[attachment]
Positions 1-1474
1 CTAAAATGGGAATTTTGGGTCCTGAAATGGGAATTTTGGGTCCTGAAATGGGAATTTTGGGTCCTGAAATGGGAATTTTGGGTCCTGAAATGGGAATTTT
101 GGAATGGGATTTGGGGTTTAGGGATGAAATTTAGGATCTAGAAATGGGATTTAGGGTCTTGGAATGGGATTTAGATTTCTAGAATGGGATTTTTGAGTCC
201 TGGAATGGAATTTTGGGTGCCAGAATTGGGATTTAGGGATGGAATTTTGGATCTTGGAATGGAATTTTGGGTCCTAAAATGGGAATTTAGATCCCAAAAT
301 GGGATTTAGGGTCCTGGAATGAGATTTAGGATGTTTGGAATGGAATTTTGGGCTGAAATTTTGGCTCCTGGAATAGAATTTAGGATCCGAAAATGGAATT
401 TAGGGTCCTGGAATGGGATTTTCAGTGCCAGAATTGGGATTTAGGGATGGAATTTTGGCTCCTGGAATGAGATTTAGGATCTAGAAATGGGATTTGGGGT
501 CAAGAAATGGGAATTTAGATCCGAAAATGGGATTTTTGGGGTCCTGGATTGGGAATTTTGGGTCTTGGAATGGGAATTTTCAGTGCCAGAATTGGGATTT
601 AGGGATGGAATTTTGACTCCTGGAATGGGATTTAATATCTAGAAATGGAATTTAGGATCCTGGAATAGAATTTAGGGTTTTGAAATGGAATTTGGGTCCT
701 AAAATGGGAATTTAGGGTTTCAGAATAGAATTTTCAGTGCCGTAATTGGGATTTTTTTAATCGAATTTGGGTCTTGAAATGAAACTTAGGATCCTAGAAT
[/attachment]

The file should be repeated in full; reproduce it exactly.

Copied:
Positions 1-1474
1 CTAAAATGGGAATTTTGGGTCCTGAAATGGGAATTTTGGGTCCTGAAATGGGAATTTTGGGTCCTGAAATGGGAATTTTGGGTCCTGAAATGGGAATTTT
101 GGAATGGGATTTGGGGTTTAGGGATGAAATTTAGGATCTAGAAATGGGATTTAGGGTCTTGGAATGGGATTTAGATTTCTAGAATGGGATTTTTGAGTCC
201 TGGAATGGAATTTTGGGTGCCAGAATTGGGATTTAGGGATGGAATTTTGGATCTTGGAATGGAATTTTGGGTCCTAAAATGGGAATTTAGATCCCAAAAT
301 GGGATTTAGGGTCCTGGAATGAGATTTAGGATGTTTGGAATGGAATTTTGGGCTGAAATTTTGGCTCCTGGAATAGAATTTAGGATCCGAAAATGGAATT
401 TAGGGTCCTGGAATGGGATTTTCAGTGCCAGAATTGGGATTTAGGGATGGAATTTTGGCTCCTGGAATGAGATTTAGGATCTAGAAATGGGATTTGGGGT
501 CAAGAAATGGGAATTTAGATCCGAAAATGGGATTTTTGGGGTCCTGGATTGGGAATTTTGGGTCTTGGAATGGGAATTTTCAGTGCCAGAATTGGGATTT
601 AGGGATGGAATTTTGACTCCTGGAATGGGATTTAATATCTAGAAATGGAATTTAGGATCCTGGAATAGAATTTAGGGTTTTGAAATGGAATTTGGGTCCT
701 AAAATGGGAATTTAGGGTTTCAGAATAGAATTTTCAGTGCCGTAATTGGGATTTTTTTAATCGAATTTGGGTCTTGAAATGAAACTTAGGATCCTAGAAT